The name "Jesus" literally means "salvation": "YHWH will save." Christian tradition teaches that the search for salvation is ultimately a search for Jesus, whether we recognize it or not. In fact, Jesus promises, even if we could somehow silence those who proclaim the good news of God's salvation, "the very stones would cry out" (Luke 19:40). But we do not need stones to cry out as long as we have young people, because young people on the brink of identity formation, on the edge of finding and losing themselves all at once, whose lives take place on shifting sand—look for salvation everywhere, except (ironically) in the traditions of the church. Yet even if teenagers do not use the language of Christian faith to describe their search for identity (and in the United States, almost none of them do), they are engaged in a profoundly spiritual quest. 5 They insist on salvation, grabbing onto whatever appears capable of either preventing the sinking self from going under or numbing them to its pain: grades, money, friends, respect, in whatever forms these may take in their particular communities.

Perhaps that sounds like an open door to the church, but there is a problem: although we have not hurled our teenagers into outer space in a spaceship, they will tell you that being sent to church often feels like an alien experience, as though they have landed on another planet where people speak an unknown language and decode mysterious texts. As a result, young people seldom recognize themselves in the story of God, and they fail to see the promise of salvation in all of our God-talk. For adolescents, genuine salvation looks like something very specific. Salvation is someone who loves you, who will go the distance for you, who is true to you no matter what. In short, the route to salvation is passion, someone who thinks they are "to die for" and who gives them a reason to love others passionately in return.

Young people look for salvation, then, in the various dimensions of passion because they are convinced that passion will save them. And they are right, although they do not, most of them, understand passion's true meaning as suffering love, which means they frequently confuse authentic salvation with passion's mutant forms. Young people seldom recognize that their search for a love worth dying for is really the quest for the Love who died for them, at least not until the church enters this search alongside them, helping them decipher the strange language in the cave so they recognize that the story of God's salvation includes themwho they belong to and why they are here.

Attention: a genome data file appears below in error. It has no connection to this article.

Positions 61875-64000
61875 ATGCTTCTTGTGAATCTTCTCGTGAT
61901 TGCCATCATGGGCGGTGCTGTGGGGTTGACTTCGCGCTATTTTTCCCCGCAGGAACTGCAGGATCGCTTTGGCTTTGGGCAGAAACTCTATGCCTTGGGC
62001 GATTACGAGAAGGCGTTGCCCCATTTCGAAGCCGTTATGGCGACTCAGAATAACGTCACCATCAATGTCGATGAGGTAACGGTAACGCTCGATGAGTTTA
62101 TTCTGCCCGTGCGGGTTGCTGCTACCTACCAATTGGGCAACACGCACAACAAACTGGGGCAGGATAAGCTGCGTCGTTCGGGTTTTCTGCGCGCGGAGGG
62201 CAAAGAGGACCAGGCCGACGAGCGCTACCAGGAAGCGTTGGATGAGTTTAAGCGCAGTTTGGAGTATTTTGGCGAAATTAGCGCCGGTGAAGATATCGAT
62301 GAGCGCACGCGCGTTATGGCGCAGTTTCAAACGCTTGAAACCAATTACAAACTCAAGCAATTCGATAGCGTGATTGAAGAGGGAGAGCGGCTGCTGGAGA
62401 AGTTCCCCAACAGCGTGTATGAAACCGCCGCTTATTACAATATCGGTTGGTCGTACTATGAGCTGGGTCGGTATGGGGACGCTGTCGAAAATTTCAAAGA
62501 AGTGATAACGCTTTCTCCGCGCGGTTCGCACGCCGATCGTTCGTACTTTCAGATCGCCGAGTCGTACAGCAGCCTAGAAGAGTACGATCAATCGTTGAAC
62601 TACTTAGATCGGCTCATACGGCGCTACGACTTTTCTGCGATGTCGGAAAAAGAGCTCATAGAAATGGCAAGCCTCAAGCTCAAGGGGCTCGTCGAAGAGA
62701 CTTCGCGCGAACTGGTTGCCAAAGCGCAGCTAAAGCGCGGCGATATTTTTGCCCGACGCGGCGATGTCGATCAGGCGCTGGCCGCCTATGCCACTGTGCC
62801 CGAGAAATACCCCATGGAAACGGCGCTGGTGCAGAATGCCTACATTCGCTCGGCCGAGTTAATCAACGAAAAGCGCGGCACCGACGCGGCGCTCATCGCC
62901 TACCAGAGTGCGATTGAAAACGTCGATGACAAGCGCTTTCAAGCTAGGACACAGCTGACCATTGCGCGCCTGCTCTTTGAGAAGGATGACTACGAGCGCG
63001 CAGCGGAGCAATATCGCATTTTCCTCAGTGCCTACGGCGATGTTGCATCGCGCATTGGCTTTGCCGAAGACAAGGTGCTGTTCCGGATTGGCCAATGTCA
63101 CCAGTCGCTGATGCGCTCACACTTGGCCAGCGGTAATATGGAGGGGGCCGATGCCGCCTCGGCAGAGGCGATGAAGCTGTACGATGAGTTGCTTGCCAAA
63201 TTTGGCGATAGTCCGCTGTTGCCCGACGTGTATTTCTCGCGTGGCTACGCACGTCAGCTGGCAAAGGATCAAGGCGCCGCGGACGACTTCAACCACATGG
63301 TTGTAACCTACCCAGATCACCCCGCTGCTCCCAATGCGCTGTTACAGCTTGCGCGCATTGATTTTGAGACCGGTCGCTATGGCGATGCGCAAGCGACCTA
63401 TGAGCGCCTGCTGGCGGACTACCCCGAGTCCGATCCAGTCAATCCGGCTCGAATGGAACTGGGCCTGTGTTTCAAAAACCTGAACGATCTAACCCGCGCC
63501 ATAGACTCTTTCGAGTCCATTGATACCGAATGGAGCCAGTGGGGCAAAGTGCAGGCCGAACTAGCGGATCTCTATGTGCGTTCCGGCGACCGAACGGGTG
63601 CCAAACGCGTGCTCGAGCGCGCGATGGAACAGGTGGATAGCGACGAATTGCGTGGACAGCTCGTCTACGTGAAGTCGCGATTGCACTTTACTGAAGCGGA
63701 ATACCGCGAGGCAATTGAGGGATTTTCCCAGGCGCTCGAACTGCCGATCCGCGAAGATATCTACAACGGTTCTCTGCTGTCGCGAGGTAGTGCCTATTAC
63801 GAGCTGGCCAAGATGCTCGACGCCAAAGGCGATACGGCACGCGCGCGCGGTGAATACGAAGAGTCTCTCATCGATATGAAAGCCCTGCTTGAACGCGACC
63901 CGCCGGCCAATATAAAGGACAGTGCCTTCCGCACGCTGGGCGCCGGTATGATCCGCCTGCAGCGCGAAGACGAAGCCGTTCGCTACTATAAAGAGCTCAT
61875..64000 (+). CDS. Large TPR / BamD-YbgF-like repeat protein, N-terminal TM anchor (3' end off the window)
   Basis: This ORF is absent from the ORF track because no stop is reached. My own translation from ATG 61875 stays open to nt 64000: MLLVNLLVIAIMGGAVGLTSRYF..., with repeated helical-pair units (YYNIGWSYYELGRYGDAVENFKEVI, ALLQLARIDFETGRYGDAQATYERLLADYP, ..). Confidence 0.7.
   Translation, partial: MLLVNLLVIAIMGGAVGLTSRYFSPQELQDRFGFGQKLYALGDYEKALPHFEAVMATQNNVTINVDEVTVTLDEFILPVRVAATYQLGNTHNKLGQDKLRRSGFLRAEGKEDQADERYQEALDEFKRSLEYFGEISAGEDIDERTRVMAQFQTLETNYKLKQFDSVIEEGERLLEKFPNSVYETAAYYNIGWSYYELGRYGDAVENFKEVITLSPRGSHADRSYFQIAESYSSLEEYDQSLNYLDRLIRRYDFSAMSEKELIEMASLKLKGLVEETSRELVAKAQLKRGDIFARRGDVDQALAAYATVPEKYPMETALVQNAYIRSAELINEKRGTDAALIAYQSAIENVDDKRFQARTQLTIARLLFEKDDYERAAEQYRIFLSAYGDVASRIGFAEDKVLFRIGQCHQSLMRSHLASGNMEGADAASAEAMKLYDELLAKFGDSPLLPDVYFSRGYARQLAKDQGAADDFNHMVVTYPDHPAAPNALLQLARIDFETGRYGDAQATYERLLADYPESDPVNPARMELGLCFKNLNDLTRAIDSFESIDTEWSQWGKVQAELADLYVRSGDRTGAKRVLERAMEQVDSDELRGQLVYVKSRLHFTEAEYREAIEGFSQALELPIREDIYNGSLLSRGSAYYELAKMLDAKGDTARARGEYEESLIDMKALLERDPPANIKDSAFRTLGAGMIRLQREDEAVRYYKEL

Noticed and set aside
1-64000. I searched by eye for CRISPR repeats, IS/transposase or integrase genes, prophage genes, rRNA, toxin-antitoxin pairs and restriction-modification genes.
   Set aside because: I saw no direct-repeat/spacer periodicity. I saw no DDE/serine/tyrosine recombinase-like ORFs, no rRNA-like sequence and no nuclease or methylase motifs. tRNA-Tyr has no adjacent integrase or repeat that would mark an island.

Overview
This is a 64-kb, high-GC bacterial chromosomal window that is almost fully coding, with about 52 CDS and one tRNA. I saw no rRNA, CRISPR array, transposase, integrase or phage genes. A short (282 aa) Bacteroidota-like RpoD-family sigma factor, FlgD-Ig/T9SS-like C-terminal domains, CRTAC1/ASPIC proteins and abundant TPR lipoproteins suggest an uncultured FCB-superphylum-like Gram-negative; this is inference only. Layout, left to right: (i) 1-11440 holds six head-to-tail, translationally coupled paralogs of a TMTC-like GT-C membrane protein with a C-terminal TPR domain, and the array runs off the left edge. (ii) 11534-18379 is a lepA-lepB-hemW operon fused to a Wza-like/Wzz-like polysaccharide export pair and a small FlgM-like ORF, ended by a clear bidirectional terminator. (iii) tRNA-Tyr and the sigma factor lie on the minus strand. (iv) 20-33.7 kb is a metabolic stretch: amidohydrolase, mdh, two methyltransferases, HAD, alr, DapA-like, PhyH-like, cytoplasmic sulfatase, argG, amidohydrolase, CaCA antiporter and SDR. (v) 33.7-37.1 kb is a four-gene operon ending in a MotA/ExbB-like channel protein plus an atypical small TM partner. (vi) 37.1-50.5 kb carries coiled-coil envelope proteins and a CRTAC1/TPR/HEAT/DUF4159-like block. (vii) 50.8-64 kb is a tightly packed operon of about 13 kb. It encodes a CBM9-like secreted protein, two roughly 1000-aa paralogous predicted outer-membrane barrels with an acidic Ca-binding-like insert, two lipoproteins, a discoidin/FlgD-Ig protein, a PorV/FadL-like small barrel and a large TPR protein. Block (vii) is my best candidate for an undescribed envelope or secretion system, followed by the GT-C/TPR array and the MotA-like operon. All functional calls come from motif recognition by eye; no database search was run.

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Groping for Salvation: The Slave Girl in Acts 6

Evidence for the adolescent search for salvation is not hard to find. You have met one such teenager in Acts 16:16:

One day, as we were going to the place of prayer, we met a slave-girl who had a spirit of divination and brought her owners a great deal of money by fortune-telling. While she followed Paul and us, she would cry out, "These men are slaves of the Most High God, who proclaim to you a way of salvation." She kept doing this for many days. But Paul, very much annoyed, turned and said to the spirit, "I order you in the name of Jesus Christ to come out of her." And it came out that very hour.

"But," the story continues, "when her owners saw that their hope of making money was gone, they seized Paul and Silas and dragged them into the marketplace before the authorities," whereupon Paul and Silas were summarily stripped, flogged, and thrown into jail (16:19). Ever the optimists, Paul and Silas prayed through the night until, "Suddenly there was an earthquake, so violent that the foundations of the prison were shaken; and immediately all the doors were opened and everyone's chains were unfastened" (16:26). The startled jailer woke up, and—ready to fall on his sword in disgrace due to prisoners escaping on his watch—heard Paul shout in a loud voice: "Do not harm yourself, for we are all here" (16:28). At this point, we are told, the jailer called for lights, and "rushing in, he fell down trembling" before Paul and Silas. Bringing them outside, the jailer asked them a strange question for someone whose life had just been spared: "Sirs, what must I do to be saved?" Paul and Silas replied, "Believe on the Lord Jesus, and you will be saved, you and your household"(16:30).